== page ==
First, you might consider the size of each room that connects. “You don’t want ‘tiny, tiny, huge,’ when designing adjoining spaces,” says Butcher.
Then, consider access. Butcher often sees issues with flow from indoor to outdoor spaces, where people create too many entryways. For example, having doors leading out to a deck from both a living and kitchen space. “Every time you put a door out to the deck you are disrupting options for wall space in a room that doesn’t really need to have access to the deck,” he says. Those doors create disruption of space on the deck itself, necessitating the moving of furniture and the creation of walkways to get to the door. What about the space needed for a door to swing or slide? And what if you are entering from the outdoors into a carpeted living room, how will that impact your flooring choice and maintenance? All of these are flow questions.
Another example of access challenges he sees are in kitchens, where there may be an entry to a living area, a pantry door, a mudroom door/access to an entry or garage and an entry to a deck or outdoor cooking space. “That’s four openings into a space that really isn’t set up for that,” Butcher says. The result is that the flow of the workspace in the kitchen—arguably the busiest workspace in the house—is totally divided. This results in challenges like interrupted and tiny counter space, gaps between work areas, or the need for extra steps to cross from sink to stove or prep space.
Many of these flow challenges result from the way our lives are changing, such as the decline of formal living rooms, the desire for open kitchens, and more. One of these more unfortunate trends, according to Butcher, is the sunken living room, where there’s a step down from one space to the next. “This not only disrupts flow, but it’s also dangerous,” Butcher says, noting that one step does not create enough distinction between heights for most people to navigate safely. He troubleshoots this flow problem by raising the floor of the sunken room, or, more inexpensively, creating a distinction with different flooring surfaces, such as going from hardwoods to carpet, in order to create visual separation that helps residents better navigate the transition.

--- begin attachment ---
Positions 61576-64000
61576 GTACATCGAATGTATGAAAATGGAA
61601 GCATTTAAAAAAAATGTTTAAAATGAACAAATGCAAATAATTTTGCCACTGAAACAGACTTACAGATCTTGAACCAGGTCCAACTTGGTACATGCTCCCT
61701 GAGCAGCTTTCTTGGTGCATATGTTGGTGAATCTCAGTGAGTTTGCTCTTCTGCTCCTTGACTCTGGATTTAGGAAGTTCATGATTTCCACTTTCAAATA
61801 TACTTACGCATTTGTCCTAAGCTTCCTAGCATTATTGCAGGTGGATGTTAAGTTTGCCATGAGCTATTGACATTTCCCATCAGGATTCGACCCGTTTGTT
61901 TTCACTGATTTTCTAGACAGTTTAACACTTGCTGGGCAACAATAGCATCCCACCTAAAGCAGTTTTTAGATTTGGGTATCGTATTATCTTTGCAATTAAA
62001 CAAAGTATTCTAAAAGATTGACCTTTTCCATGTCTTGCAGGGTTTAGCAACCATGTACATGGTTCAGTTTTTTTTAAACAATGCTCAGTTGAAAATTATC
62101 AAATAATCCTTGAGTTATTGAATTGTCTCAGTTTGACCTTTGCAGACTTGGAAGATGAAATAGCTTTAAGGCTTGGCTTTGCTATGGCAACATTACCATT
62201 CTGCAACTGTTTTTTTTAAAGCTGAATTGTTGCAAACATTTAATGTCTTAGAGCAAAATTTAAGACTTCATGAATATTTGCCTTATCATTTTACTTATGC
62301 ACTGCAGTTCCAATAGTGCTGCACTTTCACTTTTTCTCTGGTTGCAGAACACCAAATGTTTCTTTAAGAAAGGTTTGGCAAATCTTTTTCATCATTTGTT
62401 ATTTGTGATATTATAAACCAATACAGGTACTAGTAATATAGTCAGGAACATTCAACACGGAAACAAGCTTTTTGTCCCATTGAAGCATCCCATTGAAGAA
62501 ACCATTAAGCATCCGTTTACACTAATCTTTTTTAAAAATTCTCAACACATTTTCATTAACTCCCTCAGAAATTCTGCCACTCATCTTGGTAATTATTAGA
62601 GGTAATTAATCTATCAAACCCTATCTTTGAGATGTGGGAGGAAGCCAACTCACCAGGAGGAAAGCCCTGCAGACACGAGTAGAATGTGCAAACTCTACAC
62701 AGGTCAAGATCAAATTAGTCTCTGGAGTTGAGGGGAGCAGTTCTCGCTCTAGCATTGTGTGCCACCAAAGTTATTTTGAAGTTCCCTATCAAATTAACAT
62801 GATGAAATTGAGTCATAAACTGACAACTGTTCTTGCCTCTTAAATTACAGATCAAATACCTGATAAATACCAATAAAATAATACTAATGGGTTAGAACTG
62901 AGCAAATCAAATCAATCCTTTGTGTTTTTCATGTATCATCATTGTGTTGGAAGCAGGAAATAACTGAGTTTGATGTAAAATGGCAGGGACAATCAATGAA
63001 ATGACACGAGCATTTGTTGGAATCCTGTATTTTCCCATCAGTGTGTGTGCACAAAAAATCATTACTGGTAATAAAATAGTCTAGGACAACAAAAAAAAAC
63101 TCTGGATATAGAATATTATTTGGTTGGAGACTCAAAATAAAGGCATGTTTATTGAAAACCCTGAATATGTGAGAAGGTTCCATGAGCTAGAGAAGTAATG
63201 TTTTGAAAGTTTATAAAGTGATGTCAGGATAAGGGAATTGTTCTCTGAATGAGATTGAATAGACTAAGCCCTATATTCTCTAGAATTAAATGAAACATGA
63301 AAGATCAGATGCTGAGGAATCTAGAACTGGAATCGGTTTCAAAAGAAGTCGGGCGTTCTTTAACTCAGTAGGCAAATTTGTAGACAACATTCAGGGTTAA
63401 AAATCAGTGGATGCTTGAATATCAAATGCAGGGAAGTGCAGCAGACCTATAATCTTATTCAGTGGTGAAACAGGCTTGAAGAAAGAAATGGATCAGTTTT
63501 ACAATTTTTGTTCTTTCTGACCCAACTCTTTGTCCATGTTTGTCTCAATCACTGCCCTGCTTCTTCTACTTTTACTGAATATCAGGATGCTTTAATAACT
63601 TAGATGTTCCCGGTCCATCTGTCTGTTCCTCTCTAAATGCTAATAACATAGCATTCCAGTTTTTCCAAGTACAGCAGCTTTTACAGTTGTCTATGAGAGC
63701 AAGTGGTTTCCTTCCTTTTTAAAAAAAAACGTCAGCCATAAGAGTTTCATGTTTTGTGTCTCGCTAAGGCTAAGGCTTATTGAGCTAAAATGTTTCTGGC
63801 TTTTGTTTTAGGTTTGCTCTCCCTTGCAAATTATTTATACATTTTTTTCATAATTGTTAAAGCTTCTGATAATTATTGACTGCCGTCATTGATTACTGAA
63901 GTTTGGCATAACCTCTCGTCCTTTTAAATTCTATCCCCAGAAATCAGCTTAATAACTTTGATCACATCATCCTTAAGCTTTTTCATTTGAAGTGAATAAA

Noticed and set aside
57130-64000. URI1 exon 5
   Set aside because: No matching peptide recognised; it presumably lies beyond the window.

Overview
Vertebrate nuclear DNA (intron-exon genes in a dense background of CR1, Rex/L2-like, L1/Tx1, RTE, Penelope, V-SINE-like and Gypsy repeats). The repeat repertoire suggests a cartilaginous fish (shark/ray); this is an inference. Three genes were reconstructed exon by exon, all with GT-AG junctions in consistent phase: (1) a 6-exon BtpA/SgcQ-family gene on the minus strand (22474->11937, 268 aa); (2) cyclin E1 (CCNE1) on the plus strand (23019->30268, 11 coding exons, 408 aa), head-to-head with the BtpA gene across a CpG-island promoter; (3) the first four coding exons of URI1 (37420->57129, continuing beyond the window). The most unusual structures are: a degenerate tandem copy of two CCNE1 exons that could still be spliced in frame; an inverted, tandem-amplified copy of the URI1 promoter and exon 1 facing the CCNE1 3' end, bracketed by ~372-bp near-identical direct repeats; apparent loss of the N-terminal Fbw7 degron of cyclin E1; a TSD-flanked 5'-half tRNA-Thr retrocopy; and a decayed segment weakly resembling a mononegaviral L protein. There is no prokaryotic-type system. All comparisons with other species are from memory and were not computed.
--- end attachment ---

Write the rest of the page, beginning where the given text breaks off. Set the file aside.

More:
Before a client ever agrees to hire Sidock Group, Butcher and his associates have a design guide that they share with potential homeowners to help them put their ideas in order.
“It helps them prioritize the spaces that are most important to them in life, and helps us analyze the level of privacy, separation and functionality in the home.”
For example, they tackle questions such as: Where should the bedrooms be in relation to public space? Another one of the most primary questions they ask is, what is the flow of daily activity in a house? “We try to help people understand the path of life as it relates to design,” Butcher says. For example, when you come home, pull your car in the garage and walk in the door, what is the first thing you want to do? Set your purse down? Do you put keys on a hook, plug in a phone, set groceries down, switch from shoes to slippers? What kind of flow and what kind of elements do those activities require from a space—benches, hooks, cubbies, closets, walkways?
Designing a home that considers the interplay of scale, proportion and flow results in a space that feels cozy, but unconfined. “It’s a feeling that you are both contained and protected, but not limited,” says Butcher, adding that it speaks to a need that is uniquely human, calling to mind our ancestors who wanted to feel safe but have a view of their world. Ultimately, it’s using skilled architecture and design to create undeniable comfort—and a home that feels uniquely yours.